Korean Air selected to develop stealth UAV

Korean Air has been selected by the state-run Agency for Defense Development (ADD) on 12 August as the preferred bidder to develop stealth unmanned aerial vehicles (UAVs) for use by combat squadrons, the company said in a 16 August statement.

According to Korean Air, stealth UAV squadron is being developed for the first time in Korea as a part of the ADD’s “Future Challenge Defense Technology R&D Project” to develop new weapon systems. It had “received high scores for its technology in the first stage of the bidding process”.

Korean Air added that ADD began developing the UAV squadron in November 2021 and has completed the basic design. Detailed design will be carried out jointly by ADD and the company. The UAV is understood to be tentatively named Korean Unmanned System-Loyal Wingman (KUS-LW), according to images of the concept model released by the company.

“Korean Air will develop a manned-unmanned teaming system in which one manned aircraft and three to four stealth UAVs can carry out missions simultaneously,” the company said.

“The squadron of UAVs will not only support and escort a manned aircraft, but will also be able to perform its own missions including surveillance, electronic interference tactics, and precise shooting,” it added, noting that work will centre on developing a manned-unmanned teaming system that enables a crewed aircraft to be linked to between three and four stealth UAVs during operational missions. However, the company asserted that the stealth UAVs will also be capable of performing missions on their own.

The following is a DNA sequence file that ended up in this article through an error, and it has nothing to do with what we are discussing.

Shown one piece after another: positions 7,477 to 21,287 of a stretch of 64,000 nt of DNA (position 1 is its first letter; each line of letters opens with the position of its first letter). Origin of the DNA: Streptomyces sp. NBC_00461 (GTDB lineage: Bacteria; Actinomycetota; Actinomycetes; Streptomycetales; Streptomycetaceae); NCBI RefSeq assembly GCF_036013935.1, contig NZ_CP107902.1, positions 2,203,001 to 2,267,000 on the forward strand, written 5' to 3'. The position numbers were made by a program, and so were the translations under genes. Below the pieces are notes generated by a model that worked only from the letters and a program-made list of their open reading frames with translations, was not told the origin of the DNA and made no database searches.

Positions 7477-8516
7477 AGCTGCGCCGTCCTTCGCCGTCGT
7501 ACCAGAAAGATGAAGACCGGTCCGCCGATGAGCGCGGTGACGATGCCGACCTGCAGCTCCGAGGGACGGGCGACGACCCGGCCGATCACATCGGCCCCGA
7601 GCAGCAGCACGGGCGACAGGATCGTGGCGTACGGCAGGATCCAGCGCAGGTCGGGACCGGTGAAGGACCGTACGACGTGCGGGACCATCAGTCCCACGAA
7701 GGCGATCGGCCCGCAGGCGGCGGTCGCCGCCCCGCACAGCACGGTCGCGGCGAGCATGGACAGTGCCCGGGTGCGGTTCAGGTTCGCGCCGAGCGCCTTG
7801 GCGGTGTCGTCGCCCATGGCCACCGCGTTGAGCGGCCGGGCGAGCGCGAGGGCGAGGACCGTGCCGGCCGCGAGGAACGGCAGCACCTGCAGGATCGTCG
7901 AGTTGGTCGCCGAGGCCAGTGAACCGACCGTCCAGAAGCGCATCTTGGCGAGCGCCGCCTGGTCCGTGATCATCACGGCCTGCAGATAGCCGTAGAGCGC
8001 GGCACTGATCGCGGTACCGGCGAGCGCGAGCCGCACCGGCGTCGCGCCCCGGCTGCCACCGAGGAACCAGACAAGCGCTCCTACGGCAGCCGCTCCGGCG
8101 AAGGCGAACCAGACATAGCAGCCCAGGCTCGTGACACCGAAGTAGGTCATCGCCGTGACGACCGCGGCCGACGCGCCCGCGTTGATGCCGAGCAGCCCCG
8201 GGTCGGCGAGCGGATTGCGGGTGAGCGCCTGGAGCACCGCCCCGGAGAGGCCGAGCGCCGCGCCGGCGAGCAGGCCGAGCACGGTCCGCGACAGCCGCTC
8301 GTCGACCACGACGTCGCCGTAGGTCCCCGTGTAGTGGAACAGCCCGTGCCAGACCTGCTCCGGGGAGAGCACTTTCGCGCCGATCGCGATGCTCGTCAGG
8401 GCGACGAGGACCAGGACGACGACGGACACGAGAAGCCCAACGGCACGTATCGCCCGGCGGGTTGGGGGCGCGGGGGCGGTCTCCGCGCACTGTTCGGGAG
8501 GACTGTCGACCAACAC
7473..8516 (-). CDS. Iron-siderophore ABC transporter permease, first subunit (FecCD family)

Korean Air says it will leverage on its decade of experience in developing low observable UAVs with the ADD for the latest programme. Between 2010 and August 2021, the company had developed a stealthy, tailless UAV demonstrator known as the Kaori-X under the auspices of the ADD. The prototype UAV achieved first flight in September 2015 and was used to validate key technologies and techniques.

The company also entered into an agreement with the Korea Research Institute for Defense Technology Planning and Advancement (KRIT) to develop low-observable technologies for next-generation UAVs. Its workshare is understood to centre on radar cross-section (RCS) reduction and expected to be performed through 2025. As part of this project, it has also partnered with six local research institutes and universities, including KETI (Korea Electronics Technology Institute) and Inha University.

by Jr Ng